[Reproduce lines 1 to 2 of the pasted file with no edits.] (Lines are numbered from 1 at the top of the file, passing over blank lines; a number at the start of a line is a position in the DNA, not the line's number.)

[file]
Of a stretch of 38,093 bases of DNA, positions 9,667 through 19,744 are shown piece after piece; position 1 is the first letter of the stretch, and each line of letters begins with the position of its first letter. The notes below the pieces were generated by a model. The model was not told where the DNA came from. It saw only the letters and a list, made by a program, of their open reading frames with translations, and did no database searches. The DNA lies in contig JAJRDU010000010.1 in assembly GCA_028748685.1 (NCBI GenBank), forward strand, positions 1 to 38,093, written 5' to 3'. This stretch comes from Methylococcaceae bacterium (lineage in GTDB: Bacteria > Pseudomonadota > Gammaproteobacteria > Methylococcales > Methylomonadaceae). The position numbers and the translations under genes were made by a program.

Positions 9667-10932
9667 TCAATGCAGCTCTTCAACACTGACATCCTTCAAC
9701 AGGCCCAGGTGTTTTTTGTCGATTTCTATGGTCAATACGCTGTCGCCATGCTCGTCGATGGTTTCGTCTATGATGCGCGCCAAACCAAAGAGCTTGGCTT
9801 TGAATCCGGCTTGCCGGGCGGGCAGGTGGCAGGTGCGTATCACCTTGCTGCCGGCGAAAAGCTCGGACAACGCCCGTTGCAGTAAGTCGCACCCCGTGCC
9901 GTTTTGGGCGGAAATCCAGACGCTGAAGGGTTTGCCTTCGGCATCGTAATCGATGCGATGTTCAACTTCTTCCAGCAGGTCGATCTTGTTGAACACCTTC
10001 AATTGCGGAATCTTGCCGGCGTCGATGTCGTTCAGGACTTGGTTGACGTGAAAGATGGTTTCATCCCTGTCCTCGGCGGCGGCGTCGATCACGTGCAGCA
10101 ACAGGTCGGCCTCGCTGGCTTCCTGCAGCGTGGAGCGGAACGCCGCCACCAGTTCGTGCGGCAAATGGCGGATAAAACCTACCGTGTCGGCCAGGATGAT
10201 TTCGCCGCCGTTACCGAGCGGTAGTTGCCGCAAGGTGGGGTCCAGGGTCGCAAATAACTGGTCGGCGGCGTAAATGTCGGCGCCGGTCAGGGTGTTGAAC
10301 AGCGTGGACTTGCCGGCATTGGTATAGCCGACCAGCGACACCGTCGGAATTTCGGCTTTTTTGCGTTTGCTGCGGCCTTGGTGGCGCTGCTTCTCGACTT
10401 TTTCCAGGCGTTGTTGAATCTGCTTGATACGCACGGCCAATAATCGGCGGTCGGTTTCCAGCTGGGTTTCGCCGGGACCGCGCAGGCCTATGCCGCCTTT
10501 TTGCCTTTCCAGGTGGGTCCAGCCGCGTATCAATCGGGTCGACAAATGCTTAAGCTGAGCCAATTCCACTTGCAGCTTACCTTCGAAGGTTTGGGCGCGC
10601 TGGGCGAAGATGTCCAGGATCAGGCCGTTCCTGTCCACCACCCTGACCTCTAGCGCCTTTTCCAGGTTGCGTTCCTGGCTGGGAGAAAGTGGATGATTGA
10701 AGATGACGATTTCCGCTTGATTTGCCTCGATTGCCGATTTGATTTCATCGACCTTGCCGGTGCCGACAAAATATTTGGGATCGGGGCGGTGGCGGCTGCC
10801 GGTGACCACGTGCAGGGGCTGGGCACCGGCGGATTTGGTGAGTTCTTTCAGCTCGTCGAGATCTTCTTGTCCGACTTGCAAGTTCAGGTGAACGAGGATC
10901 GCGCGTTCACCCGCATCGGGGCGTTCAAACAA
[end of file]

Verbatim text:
Of a stretch of 38,093 bases of DNA, positions 9,667 through 19,744 are shown piece after piece; position 1 is the first letter of the stretch, and each line of letters begins with the position of its first letter. The notes below the pieces were generated by a model. The model was not told where the DNA came from. It saw only the letters and a list, made by a program, of their open reading frames with translations, and did no database searches. The DNA lies in contig JAJRDU010000010.1 in assembly GCA_028748685.1 (NCBI GenBank), forward strand, positions 1 to 38,093, written 5' to 3'. This stretch comes from Methylococcaceae bacterium (lineage in GTDB: Bacteria > Pseudomonadota > Gammaproteobacteria > Methylococcales > Methylomonadaceae). The position numbers and the translations under genes were made by a program.

Positions 9667-10932